Educause10: Reflections on day 2

Found day two a bit more difficult to find sessions at first as seemed a lot more technology focused and even the learning and teaching track sessions were around things like interoperability standards etc and the leadership track ones around infrastructure etc. Anyway I persevered and got into the session at 8am to hear more about the ELI initiative around measuring innovation and impact. This is something dear to my heart and was useful to find out more about what they are doing. More questions than answers at this stage but will watch this space.  At least jetlag makes getting up for those 8am sessions a breeze.

The keynote was pretty full on but some interesting philosophical ideas about encouraging children into IT, getting them to own their own coding projects etc. Decided that the Internet had made me too stupid to understand this though as mostly was over my head 😉

Poster sessions again in the late morning, although I turned up an hour early to stand by mine due to a printing error in the programme. Oh well. Had a good chat with David Avery from the University of Connecticut about differences between the Brits and Americans (his wife is British) and the work they doing at UConn on QR tags and digital mapping.

Took some time out to do some general email catch-up and final tour of the exhibit hall before joining two more sessions.  First one on academic partnerships between academic affairs and IT. Was a bit confused about why the structure and what they are doing is considered unique and innovative as this seemed to be similar to the way many ed deve/e-learning teams work in the UK – a pedagogic focus to the implementation of technology – and also the role of acting as a bridge between IT and faculty is something that we do in the LDC. Hmmm. Must be missing something so will find out more. One thing that did strike me was their use of data to support their purpose and validated their existence – for example this enabled them to escape some of the very draconian budget cuts by demonstrating their key role in improving the student experience and L&T generally. Again something dear to my heart.  One of the things they do is use a system to record all staff interaction with the centre then on an annual basis they send a report to individual staff members reminding them of what they have done to improve their teaching. This can then be used in tenure applications for faculty. Wow. That was impressive.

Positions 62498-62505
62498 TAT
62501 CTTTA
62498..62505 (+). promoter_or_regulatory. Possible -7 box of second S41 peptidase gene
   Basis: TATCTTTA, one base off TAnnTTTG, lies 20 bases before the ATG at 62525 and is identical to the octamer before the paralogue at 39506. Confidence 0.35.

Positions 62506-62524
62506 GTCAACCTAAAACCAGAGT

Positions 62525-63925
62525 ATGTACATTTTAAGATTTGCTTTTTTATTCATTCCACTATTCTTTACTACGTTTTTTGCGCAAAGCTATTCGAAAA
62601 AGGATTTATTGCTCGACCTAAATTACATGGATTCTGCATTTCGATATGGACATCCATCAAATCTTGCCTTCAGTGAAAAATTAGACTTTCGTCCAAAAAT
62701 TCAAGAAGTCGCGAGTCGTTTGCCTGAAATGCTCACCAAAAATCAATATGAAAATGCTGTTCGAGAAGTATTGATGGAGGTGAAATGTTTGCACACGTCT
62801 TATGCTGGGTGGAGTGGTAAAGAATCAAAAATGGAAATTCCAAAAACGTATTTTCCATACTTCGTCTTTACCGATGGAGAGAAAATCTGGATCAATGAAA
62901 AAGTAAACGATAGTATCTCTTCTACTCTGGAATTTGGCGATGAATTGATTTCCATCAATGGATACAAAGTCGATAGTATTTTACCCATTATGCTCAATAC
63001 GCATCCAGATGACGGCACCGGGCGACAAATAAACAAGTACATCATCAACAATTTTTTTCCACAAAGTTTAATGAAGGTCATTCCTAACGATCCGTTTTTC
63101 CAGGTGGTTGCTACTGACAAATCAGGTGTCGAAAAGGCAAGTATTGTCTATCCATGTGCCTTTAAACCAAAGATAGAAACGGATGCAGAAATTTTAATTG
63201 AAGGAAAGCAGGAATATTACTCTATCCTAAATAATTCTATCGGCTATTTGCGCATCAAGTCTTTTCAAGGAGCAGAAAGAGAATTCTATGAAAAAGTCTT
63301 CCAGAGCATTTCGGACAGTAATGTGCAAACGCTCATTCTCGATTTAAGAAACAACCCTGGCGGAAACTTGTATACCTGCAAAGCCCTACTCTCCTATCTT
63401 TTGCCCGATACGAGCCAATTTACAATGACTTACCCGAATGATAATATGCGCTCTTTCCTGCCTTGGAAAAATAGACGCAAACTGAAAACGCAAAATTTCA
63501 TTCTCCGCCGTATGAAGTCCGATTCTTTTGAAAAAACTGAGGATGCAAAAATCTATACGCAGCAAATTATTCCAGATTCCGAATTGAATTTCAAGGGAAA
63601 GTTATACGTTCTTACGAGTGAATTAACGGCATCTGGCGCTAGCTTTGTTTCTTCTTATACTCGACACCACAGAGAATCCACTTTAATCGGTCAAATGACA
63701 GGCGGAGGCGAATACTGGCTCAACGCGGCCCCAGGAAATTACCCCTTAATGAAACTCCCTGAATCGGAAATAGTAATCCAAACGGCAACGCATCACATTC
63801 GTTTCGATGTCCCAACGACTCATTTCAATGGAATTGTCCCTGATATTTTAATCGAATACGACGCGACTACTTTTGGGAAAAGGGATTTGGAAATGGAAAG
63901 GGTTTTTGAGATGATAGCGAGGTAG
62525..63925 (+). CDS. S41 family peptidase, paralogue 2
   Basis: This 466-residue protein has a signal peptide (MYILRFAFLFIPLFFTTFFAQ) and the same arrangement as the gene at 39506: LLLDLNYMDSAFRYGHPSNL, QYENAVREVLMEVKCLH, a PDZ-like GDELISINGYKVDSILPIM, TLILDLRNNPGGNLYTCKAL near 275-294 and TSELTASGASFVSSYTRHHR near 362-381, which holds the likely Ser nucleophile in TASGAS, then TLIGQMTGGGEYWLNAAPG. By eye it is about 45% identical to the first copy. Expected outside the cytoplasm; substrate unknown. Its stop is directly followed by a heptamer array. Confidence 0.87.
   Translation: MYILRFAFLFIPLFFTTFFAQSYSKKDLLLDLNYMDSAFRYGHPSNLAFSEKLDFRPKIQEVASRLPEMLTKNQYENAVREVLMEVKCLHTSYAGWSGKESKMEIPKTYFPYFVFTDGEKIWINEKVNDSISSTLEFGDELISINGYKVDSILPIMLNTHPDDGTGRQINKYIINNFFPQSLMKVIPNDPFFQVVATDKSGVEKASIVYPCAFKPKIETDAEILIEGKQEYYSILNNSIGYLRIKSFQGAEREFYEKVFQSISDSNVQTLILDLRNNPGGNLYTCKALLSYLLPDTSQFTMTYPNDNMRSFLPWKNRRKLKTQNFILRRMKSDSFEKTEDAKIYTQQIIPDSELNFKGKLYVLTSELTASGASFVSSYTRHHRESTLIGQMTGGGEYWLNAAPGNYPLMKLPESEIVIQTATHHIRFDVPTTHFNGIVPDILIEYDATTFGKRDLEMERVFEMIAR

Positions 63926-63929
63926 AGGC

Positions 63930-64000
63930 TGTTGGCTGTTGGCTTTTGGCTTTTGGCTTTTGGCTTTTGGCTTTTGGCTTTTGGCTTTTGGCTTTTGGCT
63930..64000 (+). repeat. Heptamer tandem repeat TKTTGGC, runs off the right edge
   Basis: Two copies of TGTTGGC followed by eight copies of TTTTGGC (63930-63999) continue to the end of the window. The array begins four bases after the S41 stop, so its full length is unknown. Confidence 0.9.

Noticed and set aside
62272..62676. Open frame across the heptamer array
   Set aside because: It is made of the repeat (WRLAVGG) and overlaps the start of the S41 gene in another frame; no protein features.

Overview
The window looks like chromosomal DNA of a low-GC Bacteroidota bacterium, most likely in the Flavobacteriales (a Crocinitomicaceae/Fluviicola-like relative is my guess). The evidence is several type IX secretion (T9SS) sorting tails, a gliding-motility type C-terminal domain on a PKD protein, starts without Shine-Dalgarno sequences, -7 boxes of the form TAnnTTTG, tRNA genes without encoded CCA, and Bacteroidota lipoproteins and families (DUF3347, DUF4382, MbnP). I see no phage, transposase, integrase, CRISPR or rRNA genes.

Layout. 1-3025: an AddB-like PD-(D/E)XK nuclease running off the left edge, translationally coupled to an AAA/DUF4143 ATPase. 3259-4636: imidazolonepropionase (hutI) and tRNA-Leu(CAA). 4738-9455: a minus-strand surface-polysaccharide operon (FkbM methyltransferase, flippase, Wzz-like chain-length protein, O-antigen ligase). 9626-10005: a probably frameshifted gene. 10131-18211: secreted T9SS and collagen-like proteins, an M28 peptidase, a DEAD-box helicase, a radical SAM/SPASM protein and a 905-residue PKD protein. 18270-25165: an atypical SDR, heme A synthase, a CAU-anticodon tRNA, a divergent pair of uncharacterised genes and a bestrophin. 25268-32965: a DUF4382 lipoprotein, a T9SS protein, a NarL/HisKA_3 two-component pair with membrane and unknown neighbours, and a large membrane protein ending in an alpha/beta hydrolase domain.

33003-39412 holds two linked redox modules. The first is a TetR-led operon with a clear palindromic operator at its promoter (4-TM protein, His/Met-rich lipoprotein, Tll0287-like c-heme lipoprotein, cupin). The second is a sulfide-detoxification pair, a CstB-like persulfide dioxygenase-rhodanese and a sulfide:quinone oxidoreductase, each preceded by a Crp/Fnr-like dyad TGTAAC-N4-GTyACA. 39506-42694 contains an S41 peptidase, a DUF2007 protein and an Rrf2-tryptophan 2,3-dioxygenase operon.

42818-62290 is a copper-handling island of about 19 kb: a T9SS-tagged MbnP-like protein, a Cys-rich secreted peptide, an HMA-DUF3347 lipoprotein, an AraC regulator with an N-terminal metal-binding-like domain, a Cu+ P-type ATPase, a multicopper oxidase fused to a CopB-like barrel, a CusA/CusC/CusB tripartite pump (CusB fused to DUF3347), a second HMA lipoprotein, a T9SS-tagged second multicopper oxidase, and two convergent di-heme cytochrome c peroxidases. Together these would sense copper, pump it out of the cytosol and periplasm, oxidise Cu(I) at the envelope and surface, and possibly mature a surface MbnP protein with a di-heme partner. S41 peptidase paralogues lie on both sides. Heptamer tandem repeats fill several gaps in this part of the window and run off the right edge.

One last tour of the exhibit hall to pick up some goodies, sadly didn’t win an ipad and exhibit hall wasn’t as freebie rich this year but did get some neat post it notes (always good!)

Finally went to a session on how to support women in IT roles in HE. Needless to say most of audience were men when actually the lack of a diversity is something that should concern us all. There were some good stories from the women on the panel around importance of mentoring and role models.  But also more worryingly how girls are being turned off IT at school and don’t see it as a valid profession. There is a need to learn more about why women go into IT and what skills are needed. So many IT roles demand highly honed communication skills and the ability to build relationships which are skills that women have.

Then that was it for day two – back to hotel exhausted and attempting to squeeze everything into bag!

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